Sometimes, dogs growl, and this signal can mean so many things. It might be that the dog is scared, uncomfortable, or maybe they're just playing. Still, it's important to take any warning signals seriously. You have to learn to read your dog (and other people's dogs, too). If your dog growls when you pet them or otherwise touch them, that might be a sign that they're not comfortable with your touch and could potentially bite. However, it could also mean your dog is essentially talking to you, and may not be dangerous at all. Learning the difference is essential to build the strongest bond possible with your dog.
Understanding the Context
The first thing to consider is the overall situation: when and where does your dog growl? Is it only when you pet them? Typically, if everything else about the setting is normal, this indicates your dog is signaling deep discomfort with touch. If they only growl when you're trying to brush their teeth or clip their nails, then that could just be a sign that they're not ready for these things yet.
Dogs typically growl either when they're being playful, or when they are uncomfortable and are issuing a "warning" to whatever or whoever is upsetting them. The first type of growl is a display to signal happiness, and the second type should make clear the dog is uncomfortable and under stress.
If they only growl when people come over, that could mean they're getting social anxiety around new people. If they only growl when you're trying to give them a bath or take them for a walk, it might mean they don't like being bathed or walked at all. Or it could mean something specifically is triggering them.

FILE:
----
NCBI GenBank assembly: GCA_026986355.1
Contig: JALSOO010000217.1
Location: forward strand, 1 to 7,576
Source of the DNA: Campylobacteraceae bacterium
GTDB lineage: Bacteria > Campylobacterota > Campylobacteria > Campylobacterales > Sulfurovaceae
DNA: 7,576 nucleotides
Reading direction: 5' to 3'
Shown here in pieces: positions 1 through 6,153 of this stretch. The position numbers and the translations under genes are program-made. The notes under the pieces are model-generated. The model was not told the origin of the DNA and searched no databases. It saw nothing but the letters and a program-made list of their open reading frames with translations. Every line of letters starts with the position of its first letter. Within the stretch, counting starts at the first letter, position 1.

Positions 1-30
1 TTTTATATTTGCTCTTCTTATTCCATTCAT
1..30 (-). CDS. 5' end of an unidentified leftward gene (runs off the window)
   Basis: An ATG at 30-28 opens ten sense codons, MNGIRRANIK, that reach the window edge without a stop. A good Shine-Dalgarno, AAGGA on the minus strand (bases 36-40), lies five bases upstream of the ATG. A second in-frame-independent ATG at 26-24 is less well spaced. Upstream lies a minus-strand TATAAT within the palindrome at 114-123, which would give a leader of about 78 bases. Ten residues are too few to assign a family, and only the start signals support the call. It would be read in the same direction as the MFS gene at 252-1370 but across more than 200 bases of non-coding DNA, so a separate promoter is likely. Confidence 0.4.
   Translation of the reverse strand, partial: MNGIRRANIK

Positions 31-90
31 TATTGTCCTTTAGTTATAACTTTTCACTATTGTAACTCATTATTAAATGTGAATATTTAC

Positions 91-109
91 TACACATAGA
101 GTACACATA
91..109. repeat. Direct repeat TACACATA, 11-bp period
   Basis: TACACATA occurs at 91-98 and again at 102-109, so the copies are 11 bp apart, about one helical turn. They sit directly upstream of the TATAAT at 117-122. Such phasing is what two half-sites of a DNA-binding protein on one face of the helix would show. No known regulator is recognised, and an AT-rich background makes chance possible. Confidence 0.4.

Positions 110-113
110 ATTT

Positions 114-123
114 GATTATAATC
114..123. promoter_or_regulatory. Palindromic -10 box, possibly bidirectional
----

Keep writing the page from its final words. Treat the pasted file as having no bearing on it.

Look for those underlying triggers. Are you normally able to pet your dog, but when you're at the dog park, they suddenly give a low growl? Maybe this happens at the groomer's. Figure out what is causing your dog discomfort, and you can move forward with training to help alleviate the problem.
Watch Your Dog's Body Language
In addition to understanding the context of the situation that helped produce the growl, it is important to look at your dog's overall body posture and demeanor. If your dog otherwise seems calm, is bowing to initiate play, or looks like they are just trying to get you to engage with them for fun, you likely have nothing to worry about.
However, if your dog seems very tense, their ears are pinned back to their head, they're making other unusual sounds, or they're displaying signs of stress, be cautious. These signals may not always be obvious, so you need to be careful about assessing your dog's growling -- especially if you are petting them, and your hands are close to their muzzle.
Understanding Growling as a Display Happiness
Dogs can definitely growl to show happiness. But sometimes their happiness can get a little … aggressive. When your dog is growling and barking at you, don't worry, it may not mean that they're mad at you. They may just be displaying their happiness.
Dogs have a lot of different ways to show their happiness: some will bark or whine. Others will wag their tails or jump up and down excitedly, and some even lick your face. But a common ways for dogs to express their joy is by growling.
There are some general theories about why dogs make noise when they're happy and excited. One theory is that the sound comes from their throats as part of their process of panting, kind of like how we humans inhale when we're excited or out of breath. Another theory says dogs may be imitating their mothers' sounds when they were puppies. Yet another theory says the sound has a purpose similar to a smile, and is meant to show other dogs that they're not going to hurt each other.
How to Respond to a Stress-based Growl
If your dog's body language is telling you they are growling because they are stressed or fearful, it is important not to punish this behavior. After all, your dog is doing their best to warn you that something isn't right. Ultimately, you want this signal, so you know how to respond. If you punish your dog, they might not growl next time, and you won't know they are uncomfortable.